My research focuses on interactions among genes, and how these interactions relate to cell type. An immediate problem here is that neither genetic interactions, nor genes, nor cell type, are properly defined.
The three fundamental questions we think about are:
- What is the role of higher order interactions among genes?
- What is a cell type?
- How does causality manifest itself in complex systems?
We try to address all three by describing a cluster of cells as a network of interactions among the genes they express. Inspired by the role of interactions in statistical physics and quantum field theory, we define interactions in a model-free way that can be generalised to higher orders. We can then associate a hypergraph of interactions to each cluster of cells. This approach offers a number of advantages:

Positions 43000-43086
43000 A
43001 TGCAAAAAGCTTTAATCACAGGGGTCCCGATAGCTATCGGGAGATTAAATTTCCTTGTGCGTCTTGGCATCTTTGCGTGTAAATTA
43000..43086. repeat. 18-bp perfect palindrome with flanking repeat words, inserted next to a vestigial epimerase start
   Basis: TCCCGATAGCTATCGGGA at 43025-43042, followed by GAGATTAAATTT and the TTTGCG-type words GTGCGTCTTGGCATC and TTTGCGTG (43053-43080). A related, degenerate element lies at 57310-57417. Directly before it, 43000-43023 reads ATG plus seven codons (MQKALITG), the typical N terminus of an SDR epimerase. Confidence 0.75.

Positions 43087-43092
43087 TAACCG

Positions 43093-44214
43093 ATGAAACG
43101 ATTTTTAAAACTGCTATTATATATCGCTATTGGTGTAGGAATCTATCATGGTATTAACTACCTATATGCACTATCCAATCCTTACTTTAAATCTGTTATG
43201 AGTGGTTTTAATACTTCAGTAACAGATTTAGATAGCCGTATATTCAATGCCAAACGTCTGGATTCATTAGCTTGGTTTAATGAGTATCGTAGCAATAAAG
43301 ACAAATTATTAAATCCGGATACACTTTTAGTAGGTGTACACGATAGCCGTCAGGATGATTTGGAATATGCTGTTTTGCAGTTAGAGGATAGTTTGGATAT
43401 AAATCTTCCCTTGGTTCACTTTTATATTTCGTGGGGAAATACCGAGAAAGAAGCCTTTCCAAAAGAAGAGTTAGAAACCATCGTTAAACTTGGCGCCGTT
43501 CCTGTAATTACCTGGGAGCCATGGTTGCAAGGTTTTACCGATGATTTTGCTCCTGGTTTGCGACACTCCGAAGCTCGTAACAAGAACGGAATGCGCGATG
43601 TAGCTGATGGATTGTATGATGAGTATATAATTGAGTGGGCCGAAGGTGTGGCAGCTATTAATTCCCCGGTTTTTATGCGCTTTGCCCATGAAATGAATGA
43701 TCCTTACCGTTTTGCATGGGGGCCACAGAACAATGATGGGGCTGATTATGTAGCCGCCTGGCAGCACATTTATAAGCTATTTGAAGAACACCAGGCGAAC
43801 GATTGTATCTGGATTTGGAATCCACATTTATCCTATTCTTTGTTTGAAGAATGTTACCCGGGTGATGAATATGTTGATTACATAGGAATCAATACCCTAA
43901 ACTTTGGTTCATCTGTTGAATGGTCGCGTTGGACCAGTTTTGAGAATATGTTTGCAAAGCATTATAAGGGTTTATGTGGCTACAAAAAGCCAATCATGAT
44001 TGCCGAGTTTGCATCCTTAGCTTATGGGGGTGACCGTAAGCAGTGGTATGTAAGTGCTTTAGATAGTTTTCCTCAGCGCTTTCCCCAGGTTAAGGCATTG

It allows us to ask new questions about genetic interactions: How common are interactions among more than two genes? What biological processes do higher order interactions correspond to?
Traditionally, cell types are defined with respect to mean expression of their genes. In our framework, mean expression can be seen as a kind of zeroth-order interaction. Our approach is thus a natural generalisation, characterising a cluster of cells by all orders of the internal interactions.
Finally, humans like causality. We prefer explanations that identify a cause for each observed phenomenon, but this is often hard in complex systems. To see how our definition of interaction relates to causal structure, we simulate causal graphs, and see how causal structure manifests itself in the hypergraph of interactions.